On July 6th, Espacio Geranios organized a local focus group as part of the SESI Project: Social Entrepreneurship as an Inclusion Enabler.
During this session, the goal was to gather a group of experts and youth workers to discuss challenges and opportunities, as well as best practices in four priority areas related to inclusive social entrepreneurship, especially as it related to rural youth and youth at risk of exclusion.
To frame our discussion, Rachida Justo, Professor of Social Entrepreneurship at IE University and expert on social economy and social enterprises, offered a short overview of the concept and legal framework in Europe and Spain.
The main ideas of her presentation, which led to subsequent debate, were:
Social entrepreneurship tends to be defined in terms of its difference from traditional business and philanthropic organizations. In this sense, Social Entrepreneurship is understood as a hybrid, taking the profit and management logic of traditional companies, but responding to a social objective (such as non-profit/philanthropic entities).
However, if this vision is broadened, it is possible to include innovative NGOs in the definition of social enterprise, either because they apply corporate management and marketing methodologies to attract and retain donors, or because they have a model that allows them to generate financial income to respond to social challenges.
Another nuance is when considering for-profit companies that take CSR and ESG criteria to the highest level of strategy.
A key element in social entrepreneurship is that it must have an innovative approach, which empowers those it accompanies. Other criteria of social entrepreneurship are that the solutions should be scalable, sustainable, and replicable.
Regarding the regulation of Social Enterprise, there is no clear legal framework, and not many countries have it. It is complex considering the broad spectrum of what is assumed to be social entrepreneurship.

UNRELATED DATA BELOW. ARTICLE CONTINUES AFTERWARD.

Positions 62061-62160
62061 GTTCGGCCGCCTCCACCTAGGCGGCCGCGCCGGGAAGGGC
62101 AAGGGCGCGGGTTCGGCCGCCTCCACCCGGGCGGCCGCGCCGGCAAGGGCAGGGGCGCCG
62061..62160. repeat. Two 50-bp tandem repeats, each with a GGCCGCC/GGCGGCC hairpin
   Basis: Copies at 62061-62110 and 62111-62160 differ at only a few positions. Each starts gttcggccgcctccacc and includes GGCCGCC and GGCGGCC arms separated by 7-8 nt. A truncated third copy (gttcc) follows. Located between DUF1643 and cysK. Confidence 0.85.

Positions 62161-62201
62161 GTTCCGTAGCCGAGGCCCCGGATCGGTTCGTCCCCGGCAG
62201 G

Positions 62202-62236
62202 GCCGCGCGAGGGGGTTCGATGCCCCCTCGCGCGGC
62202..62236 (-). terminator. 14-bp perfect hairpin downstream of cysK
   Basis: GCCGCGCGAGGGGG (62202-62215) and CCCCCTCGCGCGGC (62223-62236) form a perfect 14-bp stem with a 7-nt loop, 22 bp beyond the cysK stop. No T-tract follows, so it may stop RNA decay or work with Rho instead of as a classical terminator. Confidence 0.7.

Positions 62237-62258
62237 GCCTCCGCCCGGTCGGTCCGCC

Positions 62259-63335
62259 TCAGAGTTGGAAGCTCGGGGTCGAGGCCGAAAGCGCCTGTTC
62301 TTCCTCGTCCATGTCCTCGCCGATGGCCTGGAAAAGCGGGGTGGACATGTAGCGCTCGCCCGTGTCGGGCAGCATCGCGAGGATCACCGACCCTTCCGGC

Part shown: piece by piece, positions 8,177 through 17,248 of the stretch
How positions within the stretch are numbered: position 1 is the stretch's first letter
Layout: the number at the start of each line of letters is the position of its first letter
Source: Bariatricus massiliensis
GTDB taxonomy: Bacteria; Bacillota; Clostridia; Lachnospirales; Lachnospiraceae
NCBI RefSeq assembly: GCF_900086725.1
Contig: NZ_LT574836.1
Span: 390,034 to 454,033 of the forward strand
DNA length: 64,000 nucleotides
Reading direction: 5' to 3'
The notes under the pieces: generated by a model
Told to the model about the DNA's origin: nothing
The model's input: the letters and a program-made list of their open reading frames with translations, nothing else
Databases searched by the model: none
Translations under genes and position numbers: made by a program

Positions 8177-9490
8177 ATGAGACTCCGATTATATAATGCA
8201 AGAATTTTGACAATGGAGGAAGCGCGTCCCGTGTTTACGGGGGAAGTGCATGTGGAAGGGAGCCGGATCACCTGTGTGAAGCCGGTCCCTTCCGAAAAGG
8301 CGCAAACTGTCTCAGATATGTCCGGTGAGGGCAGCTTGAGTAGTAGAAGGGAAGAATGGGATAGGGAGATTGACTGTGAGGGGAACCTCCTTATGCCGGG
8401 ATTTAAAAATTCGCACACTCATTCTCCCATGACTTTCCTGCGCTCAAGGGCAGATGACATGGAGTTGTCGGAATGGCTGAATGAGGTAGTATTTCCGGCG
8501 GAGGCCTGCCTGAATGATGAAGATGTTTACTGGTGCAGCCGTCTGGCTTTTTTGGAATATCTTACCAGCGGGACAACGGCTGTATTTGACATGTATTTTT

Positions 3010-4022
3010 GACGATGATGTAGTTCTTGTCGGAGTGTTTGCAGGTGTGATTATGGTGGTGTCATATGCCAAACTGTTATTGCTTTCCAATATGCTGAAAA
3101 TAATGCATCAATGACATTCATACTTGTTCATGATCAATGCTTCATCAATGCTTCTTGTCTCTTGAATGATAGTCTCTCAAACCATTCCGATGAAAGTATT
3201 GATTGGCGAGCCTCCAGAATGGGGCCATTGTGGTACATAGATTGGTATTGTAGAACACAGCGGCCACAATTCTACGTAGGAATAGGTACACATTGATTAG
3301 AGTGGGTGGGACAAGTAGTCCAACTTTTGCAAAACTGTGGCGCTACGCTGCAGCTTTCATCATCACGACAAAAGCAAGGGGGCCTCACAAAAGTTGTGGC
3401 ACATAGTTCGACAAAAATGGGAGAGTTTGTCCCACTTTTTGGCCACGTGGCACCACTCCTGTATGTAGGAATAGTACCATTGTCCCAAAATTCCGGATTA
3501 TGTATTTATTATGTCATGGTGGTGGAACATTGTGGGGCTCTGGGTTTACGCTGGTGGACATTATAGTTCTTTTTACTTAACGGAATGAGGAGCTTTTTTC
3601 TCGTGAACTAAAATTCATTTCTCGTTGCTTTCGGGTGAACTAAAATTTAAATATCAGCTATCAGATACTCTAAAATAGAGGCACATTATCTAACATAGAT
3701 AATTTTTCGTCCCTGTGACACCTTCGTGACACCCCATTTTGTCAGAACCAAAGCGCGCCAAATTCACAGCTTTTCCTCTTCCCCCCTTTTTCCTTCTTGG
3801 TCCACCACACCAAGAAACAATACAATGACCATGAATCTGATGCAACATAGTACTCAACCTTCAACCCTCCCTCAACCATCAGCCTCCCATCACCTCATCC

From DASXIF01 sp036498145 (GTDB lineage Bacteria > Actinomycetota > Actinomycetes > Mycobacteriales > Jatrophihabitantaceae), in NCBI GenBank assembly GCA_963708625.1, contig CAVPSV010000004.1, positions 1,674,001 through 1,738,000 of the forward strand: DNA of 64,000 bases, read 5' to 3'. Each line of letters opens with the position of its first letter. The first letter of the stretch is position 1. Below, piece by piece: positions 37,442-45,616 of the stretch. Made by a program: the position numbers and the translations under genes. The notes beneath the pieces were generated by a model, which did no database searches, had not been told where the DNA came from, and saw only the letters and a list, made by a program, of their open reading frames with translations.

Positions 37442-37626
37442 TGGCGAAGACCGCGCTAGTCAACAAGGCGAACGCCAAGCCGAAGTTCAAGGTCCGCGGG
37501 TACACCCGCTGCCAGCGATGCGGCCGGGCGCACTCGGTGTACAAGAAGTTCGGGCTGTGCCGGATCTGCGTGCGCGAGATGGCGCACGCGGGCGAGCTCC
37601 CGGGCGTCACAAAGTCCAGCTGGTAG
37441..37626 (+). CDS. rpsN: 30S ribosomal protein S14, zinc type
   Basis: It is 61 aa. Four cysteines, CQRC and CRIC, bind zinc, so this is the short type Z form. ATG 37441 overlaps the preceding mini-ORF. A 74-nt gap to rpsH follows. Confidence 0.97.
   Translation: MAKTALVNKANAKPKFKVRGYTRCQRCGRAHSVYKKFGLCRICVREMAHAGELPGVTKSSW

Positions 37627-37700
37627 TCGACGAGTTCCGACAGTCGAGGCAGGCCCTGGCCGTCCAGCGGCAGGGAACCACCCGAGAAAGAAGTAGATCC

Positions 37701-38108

There is a perspective that is more related to the individual vision of the entrepreneur as a “changemaker”; and another more collective vision that sees SE from a more participatory logic.
Social entrepreneurship has not yet been legally recognized in Spain. Consequently, social enterprises operate in different legal forms.
Following the presentation, we carried out a SWOT analysis together of the main elements that contribute to empowering inclusive social entrepreneurship and we closed with a debate on four main challenges:
1. How might we contribute to making social enterprises more inclusive with a special focus on rural youth.
2. How might we develop education programs on social entrepreneurship that are effective and inclusive.
3. How might we ensure effective partnerships among cross-sectorial stakeholders to nurture the ecosystem.
4. How to engage new technologies into the innovation of the social entrepreneurship ecosystem.
There are many takeaways from this experience, but perhaps the most important is the power of collectivity. Some of the most successful cases in vulnerable communities are due to collective processes. Those who engage in entrepreneurship as a group tend to be more resilient.
The outcomes of our fruitful discussion will be gathered in a future best practices document and will also be integrated into trainings and international forums which will take place throughout this project.
A big thank you to all the participants who joined us, especially: NESI Forum, Acción Contra el Hambre, Red Mimbre, Jump the Line, Fiare Banca Ética, Basotec, U4Impact, Somos Talita, Fundación Lázaro, Futbol Más, Fundación Prodiversa, Centro de Desarrollo Comunitario de Tetuán, Rachida from IE University and Ándres from Universidad Complutense Madrid.
“Social Entrepreneurship as enabler of social inclusion” (SESI) is part of the the Erasmus + Key Action 2 program, which we are implementing together in partnership with the organizations YouthProActiv from Belgium, AIDE from Romania and Fundacja reGeneacja from Poland.